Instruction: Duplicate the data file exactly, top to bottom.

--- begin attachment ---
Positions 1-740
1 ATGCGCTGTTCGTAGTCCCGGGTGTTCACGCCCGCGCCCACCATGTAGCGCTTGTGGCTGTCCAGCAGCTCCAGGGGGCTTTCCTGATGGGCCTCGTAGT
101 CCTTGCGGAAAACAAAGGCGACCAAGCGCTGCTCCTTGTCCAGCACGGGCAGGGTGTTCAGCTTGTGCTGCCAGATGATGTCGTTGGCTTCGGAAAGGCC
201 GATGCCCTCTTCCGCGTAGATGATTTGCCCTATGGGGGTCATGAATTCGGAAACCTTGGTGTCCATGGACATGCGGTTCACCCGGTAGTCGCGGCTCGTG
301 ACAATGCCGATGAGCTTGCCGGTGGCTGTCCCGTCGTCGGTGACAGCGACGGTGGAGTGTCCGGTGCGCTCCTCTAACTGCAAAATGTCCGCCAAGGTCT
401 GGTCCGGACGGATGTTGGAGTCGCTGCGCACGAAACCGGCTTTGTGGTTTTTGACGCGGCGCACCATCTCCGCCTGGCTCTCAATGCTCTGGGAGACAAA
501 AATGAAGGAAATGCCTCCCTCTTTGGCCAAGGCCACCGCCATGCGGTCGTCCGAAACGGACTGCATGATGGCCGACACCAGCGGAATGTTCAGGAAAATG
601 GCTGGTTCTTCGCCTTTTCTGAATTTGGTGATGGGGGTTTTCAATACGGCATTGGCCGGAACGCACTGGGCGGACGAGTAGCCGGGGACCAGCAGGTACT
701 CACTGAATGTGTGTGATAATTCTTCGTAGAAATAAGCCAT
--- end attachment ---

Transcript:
Positions 1-740
1 ATGCGCTGTTCGTAGTCCCGGGTGTTCACGCCCGCGCCCACCATGTAGCGCTTGTGGCTGTCCAGCAGCTCCAGGGGGCTTTCCTGATGGGCCTCGTAGT
101 CCTTGCGGAAAACAAAGGCGACCAAGCGCTGCTCCTTGTCCAGCACGGGCAGGGTGTTCAGCTTGTGCTGCCAGATGATGTCGTTGGCTTCGGAAAGGCC
201 GATGCCCTCTTCCGCGTAGATGATTTGCCCTATGGGGGTCATGAATTCGGAAACCTTGGTGTCCATGGACATGCGGTTCACCCGGTAGTCGCGGCTCGTG
301 ACAATGCCGATGAGCTTGCCGGTGGCTGTCCCGTCGTCGGTGACAGCGACGGTGGAGTGTCCGGTGCGCTCCTCTAACTGCAAAATGTCCGCCAAGGTCT
401 GGTCCGGACGGATGTTGGAGTCGCTGCGCACGAAACCGGCTTTGTGGTTTTTGACGCGGCGCACCATCTCCGCCTGGCTCTCAATGCTCTGGGAGACAAA
501 AATGAAGGAAATGCCTCCCTCTTTGGCCAAGGCCACCGCCATGCGGTCGTCCGAAACGGACTGCATGATGGCCGACACCAGCGGAATGTTCAGGAAAATG
601 GCTGGTTCTTCGCCTTTTCTGAATTTGGTGATGGGGGTTTTCAATACGGCATTGGCCGGAACGCACTGGGCGGACGAGTAGCCGGGGACCAGCAGGTACT
701 CACTGAATGTGTGTGATAATTCTTCGTAGAAATAAGCCAT